History's Women: Social Reformers: Sandra Day O'Connor - First Female Supreme Court Associate JusticeSandra Day O’Connor
First Female Supreme Court Associate Justice
1930–Present A.D.

Sandra Day O’Connor had a problem in the early 1950s. Even as a recent graduate from a prestigious law school, and even at a time when women were beginning to enter many new careers, she remained unemployed. Finally, she agreed to work for free for a local county agency, sharing an office with a secretary. Then eventually when her legal assistance proved valuable she began to draw a small salary. However, some years later she had no difficulty finding a position—as the first female associate justice on the U.S. Supreme Court.

Sandra Day was born in El Paso, Texas in March, 1930, the daughter of a rancher and his wife. She grew up on a nearly 200,000 acre cattle ranch near Duncan, Arizona. In that remote area where the nearest paved road was several miles away, and in a home with no running water or electricity until 1937, Sandra grew up equipped with the necessary skills. She early became adept with a .22 caliber rifle shooting jackrabbits, and also began driving a car before she could even see over the dashboard.

To get the best education possible, her parents sent her to El Paso to live with her grandmother and to attend a special girls’ school. Several years later she returned to the ranch, riding a bus to El Paso where she graduated from high school in 1946 then enrolled in Stanford University in California. After graduating in 1950, she then began to attend the Stanford Law School, where a fellow student was future Chief Justice William Renquist (whom she dated for a time). A more serious romance was with John Jay O’Connor III, who was a year behind her in school. and they were married in December, 1952.

Because she could not find a legal position after graduation, she agreed to work free as a San Mateo, California as a deputy county attorney. Then when her husband was drafted, she accompanied him to Europe. where she worked as a civilian lawyer with the Army’s Quartermaster Corps. After his term of duty ended they returned to settle in Maricopa County, Arizona and over the next few years their family grew with the birth of three sons.

As she raised her family, Mrs. O’Connor was active in local politics. She served on the presidential campaign in 1964 for Republican Senator Barry Goldberg.

Mrs. O’Connor served from 1965-1969, as Assistant Attorney General for Arizona, and in 1969 the governor appointed her to fill a vacant position in the state Senate. In 1970 she was elected to the position and served two full terms. In 1974 she was elected to the county court, and after serving several years was appointed to the state Court of Appeals, where she served for several years. However, by 1981 her life was to change.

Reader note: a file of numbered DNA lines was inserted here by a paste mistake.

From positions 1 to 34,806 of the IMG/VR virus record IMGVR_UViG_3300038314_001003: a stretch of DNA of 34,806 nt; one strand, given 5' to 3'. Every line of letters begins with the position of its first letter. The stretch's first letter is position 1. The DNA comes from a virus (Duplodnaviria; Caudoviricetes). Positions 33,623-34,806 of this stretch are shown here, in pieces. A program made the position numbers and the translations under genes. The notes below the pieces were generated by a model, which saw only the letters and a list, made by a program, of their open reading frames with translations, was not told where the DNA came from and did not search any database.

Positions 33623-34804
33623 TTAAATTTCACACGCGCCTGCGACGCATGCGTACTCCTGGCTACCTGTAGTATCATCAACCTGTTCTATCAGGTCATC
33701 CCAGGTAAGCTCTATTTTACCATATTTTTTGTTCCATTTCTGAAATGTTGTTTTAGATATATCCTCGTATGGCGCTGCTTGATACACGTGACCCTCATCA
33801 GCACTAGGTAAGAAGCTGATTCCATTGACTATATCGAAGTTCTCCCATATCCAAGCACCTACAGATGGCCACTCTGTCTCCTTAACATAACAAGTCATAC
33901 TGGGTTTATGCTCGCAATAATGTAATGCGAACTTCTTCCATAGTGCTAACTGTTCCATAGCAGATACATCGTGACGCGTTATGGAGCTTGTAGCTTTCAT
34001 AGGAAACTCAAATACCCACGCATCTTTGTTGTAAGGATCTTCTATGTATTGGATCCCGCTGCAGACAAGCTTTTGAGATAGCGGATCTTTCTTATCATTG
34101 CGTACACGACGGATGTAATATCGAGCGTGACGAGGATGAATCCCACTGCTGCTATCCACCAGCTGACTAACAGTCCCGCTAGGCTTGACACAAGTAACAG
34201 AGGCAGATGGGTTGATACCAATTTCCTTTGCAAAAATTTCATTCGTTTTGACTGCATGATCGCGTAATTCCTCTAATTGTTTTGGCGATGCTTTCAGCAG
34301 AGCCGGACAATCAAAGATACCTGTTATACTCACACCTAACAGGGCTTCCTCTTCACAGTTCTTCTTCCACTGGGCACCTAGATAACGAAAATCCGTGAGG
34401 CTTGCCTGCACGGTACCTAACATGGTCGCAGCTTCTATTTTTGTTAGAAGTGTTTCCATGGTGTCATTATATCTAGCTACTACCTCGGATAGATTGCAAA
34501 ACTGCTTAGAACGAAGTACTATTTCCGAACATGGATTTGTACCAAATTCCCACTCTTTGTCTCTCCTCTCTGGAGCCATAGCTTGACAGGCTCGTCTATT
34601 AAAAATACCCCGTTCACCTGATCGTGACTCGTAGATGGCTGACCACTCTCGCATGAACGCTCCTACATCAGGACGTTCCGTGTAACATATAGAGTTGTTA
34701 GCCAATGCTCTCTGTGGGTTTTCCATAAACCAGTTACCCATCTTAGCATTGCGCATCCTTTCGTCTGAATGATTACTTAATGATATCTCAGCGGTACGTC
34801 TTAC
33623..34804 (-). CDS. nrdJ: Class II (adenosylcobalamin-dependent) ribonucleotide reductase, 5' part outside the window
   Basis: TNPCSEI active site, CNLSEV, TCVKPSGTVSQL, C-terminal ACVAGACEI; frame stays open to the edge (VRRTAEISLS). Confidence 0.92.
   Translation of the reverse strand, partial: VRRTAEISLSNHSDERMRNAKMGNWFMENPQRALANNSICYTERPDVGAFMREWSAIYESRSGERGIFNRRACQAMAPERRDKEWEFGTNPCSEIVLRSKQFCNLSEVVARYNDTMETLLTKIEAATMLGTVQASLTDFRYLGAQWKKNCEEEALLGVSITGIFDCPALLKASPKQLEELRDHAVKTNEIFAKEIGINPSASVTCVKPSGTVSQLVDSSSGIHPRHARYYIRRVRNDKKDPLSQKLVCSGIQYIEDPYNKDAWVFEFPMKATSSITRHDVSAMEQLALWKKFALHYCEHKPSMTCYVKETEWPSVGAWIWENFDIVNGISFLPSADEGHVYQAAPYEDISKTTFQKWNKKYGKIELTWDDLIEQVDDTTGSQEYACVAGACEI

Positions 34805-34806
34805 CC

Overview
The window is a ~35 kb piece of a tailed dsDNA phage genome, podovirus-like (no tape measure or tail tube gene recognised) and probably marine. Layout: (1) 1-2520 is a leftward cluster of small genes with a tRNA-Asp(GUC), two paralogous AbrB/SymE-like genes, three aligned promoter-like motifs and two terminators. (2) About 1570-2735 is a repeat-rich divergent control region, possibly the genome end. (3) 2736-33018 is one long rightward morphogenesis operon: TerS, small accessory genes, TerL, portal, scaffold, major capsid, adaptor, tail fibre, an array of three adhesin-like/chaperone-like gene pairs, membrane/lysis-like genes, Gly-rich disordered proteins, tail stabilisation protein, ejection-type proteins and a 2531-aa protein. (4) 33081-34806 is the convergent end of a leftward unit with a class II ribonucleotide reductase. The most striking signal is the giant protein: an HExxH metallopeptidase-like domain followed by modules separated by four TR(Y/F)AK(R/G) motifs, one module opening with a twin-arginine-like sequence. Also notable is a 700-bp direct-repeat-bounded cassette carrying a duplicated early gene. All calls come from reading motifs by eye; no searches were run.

During his 1981 campaign for president, Ronald Reagan had stated that if possible he would appoint a woman to the Supreme Court. After he was elected, his opportunity came, and he appointed Judge O’Connor. She heard about the nomination the day before it was made—and it was certainly a surprise since she didn’t know she was under consideration.

In September, 1981 as Judge O’Connor faced the Senate Judiciary Committee—incidentally the first televised hearing for a Supreme Court justice—she already knew her appointment was controversial, particularly on the issue of abortion. However, she remained non-committal on the issue, and was confirmed unanimously. Later the entire Senate confirmed her appointment 99-0—the missing vote was from a Senator who was out of town—who sent a gift in apology for his missing vote.

One of Justice O’Connor’s first challenges, as first female justice, was how there seemed to be no ladies’ restroom near the courtrooms. Also, she reminded one editor who had described “the nine men” on the court that the body now included the FWOTSC (a term she created—First Woman on the Supreme Court).

According to one report (in her work on the Court), Justice O’Connor was not always predictable, and made her decisions on a case by case basis. According to one source, she preferred to focus on the letter of the law, and to follow what she saw as the real meaning of the U.S. Constitution.

During her time on the bench, Justice O’Connor’s husband, John, had worked with Washington and Phoenix area law firms. Then after several years, as he began to suffer from Alzheimer’s disease, his wife worked to increase public knowledge of the condition.

Then to spend more time with him at this time, Justice O’Connor decided to retire in 2006, and they returned to live in Phoenix. He died there in 2009. However, she remained active, serving on the federal appeals court and writing several books. Among these were a judicial memoir and two children’s books.

However, over the next few years her own health began to fail and by 2017 she had become so frail that she moved to a retirement community. The next year she announced that she too had been diagnosed with Alzheimer’s and was retiring from public life.

In her words: “As this condition has progressed, I am no longer able to participate in public life. Since many people have asked about my current status and activities I want to be open about these changes, and while I am still able, share some personal thoughts.”

Justice O’Connor was the recipient of the Presidential Medal of Freedom in 2009 from President Barack Obama and today resides in Phoenix.


Anne Adams is a retired church staffer. She lives in East Texas and has an historical column for a local newspaper. She has published in Christian and secular publications for more than 40 years.

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